Take the 2-minute tour ×
Stack Overflow is a question and answer site for professional and enthusiast programmers. It's 100% free, no registration required.

In SQL I want to get what % of site hits came from each user. To do this I need to get the sum of the column site hits, but my query uses a GROUP By on another column.

How can I get a sum for the entire column, in addition to each user_id in the GROUP BY?

Data set:

User    Page Hits    Page
----    ---------    ----
a       10           home
a       10           profile
b       8            home
b       2            profile
c       6            home
c       4            profile

Result:

User     Site Hits      pct of total site hits
----     ---------      ---------------
a        20             50%
b        10             25%
c        10             25%

Query:

SELECT
user,
SUM(page_hits) AS site_hits,
SUM(page_hits) / total_page_hits <-- How do I get sum of 'page hits' for total_page_hits ????
FROM hit_data
GROUP BY user
share|improve this question

3 Answers 3

up vote 2 down vote accepted

One option: use a subquery.

SELECT
user,
SUM(page_hits) AS site_hits,
SUM(page_hits) / (select sum(page_hits) from hit_data) 
FROM hit_data
GROUP BY user
share|improve this answer
    
Can you use a subquery in the way you've shown it? I thought a subquery had to be part of the FROM or JOIN statement? –  Donny P Mar 21 '13 at 20:57
    
Yes, this is the proper way as I alluded to. Subqueries can be used in the JOIN/WHERE or in the SELECT as a column. –  davidethell Mar 21 '13 at 20:58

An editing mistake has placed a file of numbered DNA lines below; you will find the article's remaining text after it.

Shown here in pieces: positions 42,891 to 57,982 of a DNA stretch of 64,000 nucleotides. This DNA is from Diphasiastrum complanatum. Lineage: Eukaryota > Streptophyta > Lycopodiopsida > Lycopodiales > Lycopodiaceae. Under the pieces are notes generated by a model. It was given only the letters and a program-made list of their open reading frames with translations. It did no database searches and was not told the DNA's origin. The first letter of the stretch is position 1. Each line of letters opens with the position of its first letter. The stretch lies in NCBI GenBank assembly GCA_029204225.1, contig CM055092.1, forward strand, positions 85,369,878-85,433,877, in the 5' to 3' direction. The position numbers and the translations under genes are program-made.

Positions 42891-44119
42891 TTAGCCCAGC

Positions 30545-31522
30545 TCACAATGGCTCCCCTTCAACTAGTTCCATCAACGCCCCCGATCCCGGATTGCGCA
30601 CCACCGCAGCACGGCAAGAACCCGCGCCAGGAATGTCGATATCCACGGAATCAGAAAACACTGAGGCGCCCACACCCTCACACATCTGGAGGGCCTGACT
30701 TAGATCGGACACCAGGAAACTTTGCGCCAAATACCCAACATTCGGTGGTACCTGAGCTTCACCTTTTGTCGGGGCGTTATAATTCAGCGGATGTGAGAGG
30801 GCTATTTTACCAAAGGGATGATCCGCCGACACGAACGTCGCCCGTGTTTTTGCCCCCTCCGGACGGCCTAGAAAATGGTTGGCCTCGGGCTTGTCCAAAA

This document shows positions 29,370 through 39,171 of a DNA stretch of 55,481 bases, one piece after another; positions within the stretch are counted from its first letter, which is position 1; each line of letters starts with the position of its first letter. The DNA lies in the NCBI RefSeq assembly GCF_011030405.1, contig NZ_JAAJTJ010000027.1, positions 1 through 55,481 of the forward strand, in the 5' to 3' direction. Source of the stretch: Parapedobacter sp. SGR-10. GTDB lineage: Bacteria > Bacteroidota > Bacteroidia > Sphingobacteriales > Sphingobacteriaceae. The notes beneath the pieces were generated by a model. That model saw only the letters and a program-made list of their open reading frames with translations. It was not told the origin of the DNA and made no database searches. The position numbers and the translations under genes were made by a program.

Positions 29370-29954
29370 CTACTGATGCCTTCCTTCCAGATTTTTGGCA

Nope, it can be used to return scalars pretty much anywhere in a query. –  Kyle Hale Mar 21 '13 at 20:59
    
Is this less efficient than having it in the FROM or JOIN clause? –  Donny P Mar 21 '13 at 20:59
1  
No, it's perfectly efficient. The optimizer will just run that subquery one time and then use that value for all the rest of the data. The performance will be identical to joining that value into the main query. –  Kyle Hale Mar 21 '13 at 21:01

Unless you do a subquery where you select the total hits as a column from a subquery you'll need to do this as two queries.

share|improve this answer
    
What about using a JOIN? –  Donny P Mar 21 '13 at 20:57
1  
The problem with a JOIN is that you proliferate the number of rows before the group by, and then the total for the page hits would be effected. –  Marlin Pierce Mar 21 '13 at 21:03

This might work and it's more reasonable than it might seem:

SELECT user, SUM(page_hits) AS site_hits,
       SUM(page_hits) / (select sum(page_hits) from hit_data)
FROM hit_data
GROUP BY user

Since the sub-query is not correlated to the record, the database engine can first run the sub-query, then use it as a constant in the outer query.

share|improve this answer

Your Answer

 
discard

By posting your answer, you agree to the privacy policy and terms of service.

Not the answer you're looking for? Browse other questions tagged or ask your own question.